Current Issues in International Entrepreneurship
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Current Issues in International Entrepreneurship

Edited by Hamid Etemad, Tage Koed Madsen, Erik S. Rasmussen and Per Servais

The young field of international entrepreneurship is rapidly expanding in scope and complexity, as increasingly more companies across the world compete to gain a larger global market share and attract consumers both at home and abroad. This book, the fifth volume in the McGill International Entrepreneurship series, brings together 29 scholars and practitioners to explore the contemporary issues, evolving relations and dynamic forces that are shaping the new emerging entrepreneurial system in international markets. It examines entrepreneurial efforts and relations in many firms embedded in and constrained by different national and corporate cultures of their own and offers expert recommendations for further research, better managerial practice and more effective public policy approaches.
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Chapter 10: Toward an understanding of how entrepreneurs access and use networks/social capital to internationalize: a gender perspective

Gitte Rosenbaum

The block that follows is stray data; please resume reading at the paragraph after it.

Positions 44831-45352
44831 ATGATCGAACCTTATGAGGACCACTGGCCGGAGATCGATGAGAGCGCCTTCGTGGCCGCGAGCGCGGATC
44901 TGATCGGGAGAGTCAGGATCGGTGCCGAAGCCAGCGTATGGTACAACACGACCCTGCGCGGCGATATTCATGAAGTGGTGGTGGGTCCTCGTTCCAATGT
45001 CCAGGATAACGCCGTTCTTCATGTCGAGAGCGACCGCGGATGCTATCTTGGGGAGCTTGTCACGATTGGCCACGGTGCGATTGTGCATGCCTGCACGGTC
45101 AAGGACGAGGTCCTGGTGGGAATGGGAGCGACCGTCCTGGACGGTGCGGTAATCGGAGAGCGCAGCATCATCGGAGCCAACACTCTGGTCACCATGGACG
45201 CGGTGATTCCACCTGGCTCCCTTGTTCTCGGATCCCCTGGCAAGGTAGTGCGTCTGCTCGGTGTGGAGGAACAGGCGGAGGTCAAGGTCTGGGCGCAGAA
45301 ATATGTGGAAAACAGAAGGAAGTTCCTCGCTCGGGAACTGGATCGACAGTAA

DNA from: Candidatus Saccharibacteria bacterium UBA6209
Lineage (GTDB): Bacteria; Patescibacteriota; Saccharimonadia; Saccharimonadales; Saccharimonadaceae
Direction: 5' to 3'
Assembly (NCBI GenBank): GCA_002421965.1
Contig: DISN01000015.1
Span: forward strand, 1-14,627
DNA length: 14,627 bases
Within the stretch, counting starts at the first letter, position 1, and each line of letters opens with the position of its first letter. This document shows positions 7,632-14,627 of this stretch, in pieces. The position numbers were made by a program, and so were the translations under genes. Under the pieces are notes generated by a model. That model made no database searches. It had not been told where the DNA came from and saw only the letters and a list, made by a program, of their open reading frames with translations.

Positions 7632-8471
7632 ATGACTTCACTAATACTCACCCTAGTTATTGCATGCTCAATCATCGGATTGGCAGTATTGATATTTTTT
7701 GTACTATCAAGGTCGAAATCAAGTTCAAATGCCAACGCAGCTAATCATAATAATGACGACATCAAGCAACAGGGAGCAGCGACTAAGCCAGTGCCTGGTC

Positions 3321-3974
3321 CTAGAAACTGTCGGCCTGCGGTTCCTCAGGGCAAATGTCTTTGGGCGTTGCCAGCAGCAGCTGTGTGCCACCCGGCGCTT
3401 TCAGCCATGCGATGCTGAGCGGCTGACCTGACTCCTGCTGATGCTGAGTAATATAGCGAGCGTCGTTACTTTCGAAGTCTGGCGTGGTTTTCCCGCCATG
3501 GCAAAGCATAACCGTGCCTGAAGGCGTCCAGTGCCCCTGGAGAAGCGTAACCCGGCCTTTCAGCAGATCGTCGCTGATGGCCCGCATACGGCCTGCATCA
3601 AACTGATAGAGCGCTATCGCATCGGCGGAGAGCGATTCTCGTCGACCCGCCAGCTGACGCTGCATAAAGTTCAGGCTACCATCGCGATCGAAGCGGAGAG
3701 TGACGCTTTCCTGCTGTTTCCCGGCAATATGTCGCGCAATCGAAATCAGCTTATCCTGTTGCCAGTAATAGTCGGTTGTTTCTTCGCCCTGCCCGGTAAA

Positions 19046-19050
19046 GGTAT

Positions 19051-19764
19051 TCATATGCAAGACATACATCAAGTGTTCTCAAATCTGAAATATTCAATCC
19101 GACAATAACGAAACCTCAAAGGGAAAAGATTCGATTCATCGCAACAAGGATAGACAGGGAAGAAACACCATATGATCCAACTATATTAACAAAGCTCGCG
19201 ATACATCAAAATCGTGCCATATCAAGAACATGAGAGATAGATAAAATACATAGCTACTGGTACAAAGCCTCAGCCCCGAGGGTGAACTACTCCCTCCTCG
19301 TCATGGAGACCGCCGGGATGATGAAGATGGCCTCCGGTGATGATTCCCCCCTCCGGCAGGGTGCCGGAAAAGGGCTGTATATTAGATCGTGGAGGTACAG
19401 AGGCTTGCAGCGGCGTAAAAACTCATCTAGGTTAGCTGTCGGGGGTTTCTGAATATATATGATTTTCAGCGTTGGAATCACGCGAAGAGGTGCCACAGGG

Growth in entrepreneurial activity is increasingly seen as an important driver of economic growth, employment and national competitiveness (GEM 2010). With rapid globalization, international markets offer increasingly important entrepreneurial growth opportunities through gains in economies of scale and scope, and increases in market power (Oviatt and McDougall 1994). For relatively small, resource-constrained ventures, the ability of entrepreneurs to access networks and gain social capital is typically seen as a prerequisite to identifying and exploiting such international opportunities (Chetty and Blankenburg-Holm 2000; Coviello and Munro 1997; Johanson and Mattsson 1988). However, despite this recognition, our knowledge of the role played by networks/social capital in the internationalization processes of entrepreneurial ventures in general remains somewhat inconclusive (see literature review). Does reliance on one particular type of network (business, social) result in more extensive or more rapid internationalization? Do entrepreneurs use different types of network for different internationalization decisions? Similarly, do they leverage one type of network to identify opportunities and another to exploit them? How are the two different types of network interrelated, if at all, in the internationalization processes of new ventures? Previous studies that have tapped into some of these issues have equivocal findings (De Carolis and Saparito 2006).

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